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The Evolution Of Aloe Blacc

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The Evolution Of Aloe Blacc

The Evolution Of Aloe Blacc

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(Soundbite of song, "I Need a Dollar")

Mr. ALOE BLACC (Singer): (Singing) I need a dollar, dollar, a dollar is what I need, hey, hey. Well, I need a dollar, dollar, a dollar is what I need.

GUY RAZ, host:

This might sound like some re-mastered Marvin Gaye or Bill Withers track, but it's actually brand-new. It's the work of a young, L.A.-based singer and songwriter named Aloe Blacc.

And the song caught the ear of some producers at HBO, who decided to make it the opening music for the show "How to Make It in America."

Aloe Blacc was better known as a hip-hop artist before he recorded his new album. It's called "Good Things," and it's pure, unapologetic, retro soul.

And when he popped into our New York studios this week, Aloe Blacc said the single, "I Need A Dollar," was written as a literal appeal. He was in trouble.

Mr. BLACC: Well, I used to be a business consultant and during a big reduction of force, I got laid off. So that's where you get, from the second verse - I had a job, but the boss man let me go.

The song, to me, feels like kind of a community song, something that you would sing with a group of friends. And each verse would be sung by a different person about their particular issue or problem or reason why they need a dollar, you know?

(Soundbite of song, "I Need A Dollar")

Mr. BLACC: (Singing) I had a job, but the boss man let me go. He said, I'm sorry but I won't be needing your help no more. I said, please, Mr. Boss man. I need this job more than you know. But he gave me my last paycheck, and he sent me on out the door. Well, I need a dollar, dollar, a dollar is what I need, hey, hey.

I was listening to some field recordings of chain-gang workers. And of course, their styling of songs is very - like the gospel call and response. And so, that's kind of where the, hey, hey comes from and the repetitive, I need a dollar.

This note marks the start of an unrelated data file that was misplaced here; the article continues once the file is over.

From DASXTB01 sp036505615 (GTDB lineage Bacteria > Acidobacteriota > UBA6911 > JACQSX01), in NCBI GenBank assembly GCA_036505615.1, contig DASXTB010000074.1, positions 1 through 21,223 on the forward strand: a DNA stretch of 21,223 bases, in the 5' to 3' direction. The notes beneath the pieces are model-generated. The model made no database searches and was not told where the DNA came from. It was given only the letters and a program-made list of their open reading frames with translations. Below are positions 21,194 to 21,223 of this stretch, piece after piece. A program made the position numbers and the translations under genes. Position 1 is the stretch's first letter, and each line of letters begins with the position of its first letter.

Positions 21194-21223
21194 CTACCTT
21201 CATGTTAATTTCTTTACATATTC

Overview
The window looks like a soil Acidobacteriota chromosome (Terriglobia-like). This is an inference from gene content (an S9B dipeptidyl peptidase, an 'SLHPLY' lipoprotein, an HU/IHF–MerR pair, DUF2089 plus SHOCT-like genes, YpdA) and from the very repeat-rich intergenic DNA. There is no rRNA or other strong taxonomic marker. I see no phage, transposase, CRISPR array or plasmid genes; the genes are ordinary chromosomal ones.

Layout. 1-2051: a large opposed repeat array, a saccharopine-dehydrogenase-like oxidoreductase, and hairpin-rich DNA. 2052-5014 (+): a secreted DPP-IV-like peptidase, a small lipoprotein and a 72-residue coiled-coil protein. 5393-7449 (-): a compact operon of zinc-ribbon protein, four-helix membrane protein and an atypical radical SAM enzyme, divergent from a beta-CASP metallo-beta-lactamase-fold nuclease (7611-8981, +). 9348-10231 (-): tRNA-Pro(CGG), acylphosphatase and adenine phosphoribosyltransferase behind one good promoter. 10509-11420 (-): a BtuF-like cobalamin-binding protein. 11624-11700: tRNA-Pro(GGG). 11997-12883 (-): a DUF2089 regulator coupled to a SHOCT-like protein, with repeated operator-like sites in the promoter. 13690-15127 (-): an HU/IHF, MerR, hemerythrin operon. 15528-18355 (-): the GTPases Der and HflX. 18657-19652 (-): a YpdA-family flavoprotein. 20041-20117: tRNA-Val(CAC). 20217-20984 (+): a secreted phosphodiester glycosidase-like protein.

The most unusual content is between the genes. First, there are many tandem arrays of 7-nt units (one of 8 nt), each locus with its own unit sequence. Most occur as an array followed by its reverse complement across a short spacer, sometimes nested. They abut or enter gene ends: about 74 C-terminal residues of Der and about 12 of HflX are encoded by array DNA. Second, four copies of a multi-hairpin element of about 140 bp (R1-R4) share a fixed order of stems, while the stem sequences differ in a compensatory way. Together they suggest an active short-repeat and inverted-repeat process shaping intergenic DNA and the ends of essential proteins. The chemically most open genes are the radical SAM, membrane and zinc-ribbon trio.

RAZ: That song, of course, ended up on the HBO program "How to Make it in America" - which of course, has brought a lot of attention to the song and to you. I mean, it must have been sort of a life-changing thing for you, right?

Mr. BLACC: Definitely a life-changing thing. I mean, I've been making music for over a decade, and to have the kind of attention that a steroid like HBO can put into your life, as an indie artist, is very, very helpful.

RAZ: And you mentioned you've been in music for more than a decade. And interestingly enough, your fans will know you better as one half of the hip-hop duo, Emanon. And I want to actually play a clip of some of your work in Emanon.

(Soundbite of song, "What You Live For")

Mr. BLACC: (Singing) So many brothers caught up in the game of life man, trying to get cash they clash like the titan, keeping secrets in the left from the right hand, eventually leading to bleeding shoot and then fighting.

RAZ: So Aloe Blacc, that's you as a hip-hop artist. Do you see this new record as a complete departure from what you were doing?

Mr. BLACC: Yeah. I think sonically, when you hear it, it doesn't sound like it sits in the same kitchen. But I think the ingredients might be the same - just making a different stew, you know?

RAZ: How does your approach as more of a soul singer differ from the way you approached hip-hop?

Mr. BLACC: Well, with hip-hop, in the beginning, I wasn't really very focused on delivering a message. I became disillusioned with hip-hop because, you know, a lot of the music that I was making - or the music that my peers were making, or that I heard, was just a string of lines that didn't connect. Some of them were witty and funny, but they didn't mean anything to the next line.

RAZ: At first, you say that a lot of hip-hop - in your experience - was about ego.

Mr. BLACC: Yeah, and a lot of that, too, you know? A lot of posturing and machismo. What I wanted to do was write stories, you know? I want to be a storyteller. And I can do that in three minutes or something with a song. And then, I wanted to become a better lyricist. So I started listening to Joni Mitchell and James Taylor and Nina Simone, and that's when I started singing, really.

(Soundbite of song, "Life So Hard")

RAZ: I'm talking to singer and songwriter Aloe Blacc. His new album is called, "Good Things."

You talk about lyrics, and it seems like there's a lyrical theme going through at least parts of this record, I guess a theme about the times we're living through. I mean, you hear it in "I Need A Dollar," and then there's the track "Life So Hard."